Monday Ministry Minutes

October 11, 2006

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Monday Ministry Minute #6

Pascal's Prayer

Robert J. Marks II
Electrical & Computer Engineering
Baylor University

Is it wrong to pray for God to make me more successful so that I can be more humble? I often engage in spirited debates about such questions with my ego.

Paul writes: "We know that 'We all possess knowledge.' But knowledge puffs up while love builds up." (I Corinthians 8:1b, Today's NIV). If "knowledge puffs up," then we professors are in ever-present danger of having egos resembling threatened blowfish.

A decade ago, U.S. News & World Report found evidence in academia of Paul's observation: "A poll of university professors found that 94% of the respondents thought that they were better at their jobs than their average colleague" (16 Dec 1996). It’s as if we were all raised in Garrison Keillor’s Lake Wobegon schools, where all the children are above average.

The gifted columnist Dr. Thomas Sowell is more direct. "Those whose whole careers have been spent in ivy-covered buildings ...can remain [ego-centric] adolescents on into their golden retirement years."

I have a natural inclination to puffiness. What's a “gifted intellect” like me supposed to do? My ego likes the world to believe that I am a super successful professional and am really smart. But "don't you know that friendship with the world is hatred toward God?" (James 4:4b).

Blaise Pascal (1623-62), one of the greatest scientists of the 17th century, voiced the proper perspective on the matter. Pascal invented the first computer, studied vacuums and was a gifted mathematician. The metric unit of pressure bears his name. (I'm hesitant to admit it, but his intellect probably exceeded mine.)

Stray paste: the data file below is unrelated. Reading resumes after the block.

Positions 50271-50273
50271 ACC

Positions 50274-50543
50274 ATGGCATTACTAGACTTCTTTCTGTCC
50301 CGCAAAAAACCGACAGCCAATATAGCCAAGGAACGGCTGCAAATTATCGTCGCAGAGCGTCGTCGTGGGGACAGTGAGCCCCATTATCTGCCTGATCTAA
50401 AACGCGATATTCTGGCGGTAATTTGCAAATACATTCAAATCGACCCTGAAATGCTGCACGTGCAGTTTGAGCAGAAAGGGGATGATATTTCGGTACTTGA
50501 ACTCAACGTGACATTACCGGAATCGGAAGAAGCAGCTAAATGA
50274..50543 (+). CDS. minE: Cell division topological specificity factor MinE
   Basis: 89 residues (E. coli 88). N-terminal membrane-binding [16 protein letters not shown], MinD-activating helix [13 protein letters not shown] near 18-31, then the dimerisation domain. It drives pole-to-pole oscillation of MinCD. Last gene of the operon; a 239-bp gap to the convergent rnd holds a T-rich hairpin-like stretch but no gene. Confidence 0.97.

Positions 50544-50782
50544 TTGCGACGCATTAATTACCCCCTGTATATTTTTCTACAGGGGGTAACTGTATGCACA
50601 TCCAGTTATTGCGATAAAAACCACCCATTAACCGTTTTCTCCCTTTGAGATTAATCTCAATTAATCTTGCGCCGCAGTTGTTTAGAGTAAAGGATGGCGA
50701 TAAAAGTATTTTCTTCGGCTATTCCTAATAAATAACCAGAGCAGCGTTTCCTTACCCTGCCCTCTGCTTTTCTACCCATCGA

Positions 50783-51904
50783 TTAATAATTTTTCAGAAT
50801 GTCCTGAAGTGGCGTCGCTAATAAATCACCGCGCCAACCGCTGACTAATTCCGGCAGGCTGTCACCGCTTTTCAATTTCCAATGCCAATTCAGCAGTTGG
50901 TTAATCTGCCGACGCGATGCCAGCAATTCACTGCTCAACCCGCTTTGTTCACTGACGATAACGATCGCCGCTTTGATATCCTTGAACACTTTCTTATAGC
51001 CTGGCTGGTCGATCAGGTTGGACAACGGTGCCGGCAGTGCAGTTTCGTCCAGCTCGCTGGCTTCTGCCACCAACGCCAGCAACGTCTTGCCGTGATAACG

On Monday, Nov 23, 1654, Pascal had a life-changing conversion encounter with Jesus Christ. We know these details because, upon Pascal's death, personal notes about his conversion were found in the lining of his coat. He wrote the following prayer:

"Almighty God, who gave your servant Blaise Pascal a great intellect that he might explore the mysteries of your creation, and who kindled in his heart a love for you and a devotion to your service --mercifully give us your servants, according to our various callings, gifts of excellence in body, mind, and will, and the grace to use them diligently and to your glory, through Jesus Christ our Lord, who lives and reigns with you and the Holy Spirit, one God, now and for ever."

Pascal had it right. I am to celebrate my intellect as a gift from God, and when rejoicing in any accomplishments, do it before Him in thanksgiving. This is such an obvious directive for us as Christian professors.

Solomon also addresses the dilemma, and gives argument-settling advice to professors with debating egos. "Of making many books there is no end, and much study wearies the body. Now all has been heard; here is the conclusion of the matter: Fear God and keep his commandment, for this is the whole [duty] of man." (Eccl 12:12b-13).

© 2006 Robert J. Marks II
This MMM may be forwarded for personal ministry use as long as the following is included: Used by permission of Christian Leadership Ministries

Written by: Paul Hartgrove/Staff/CLM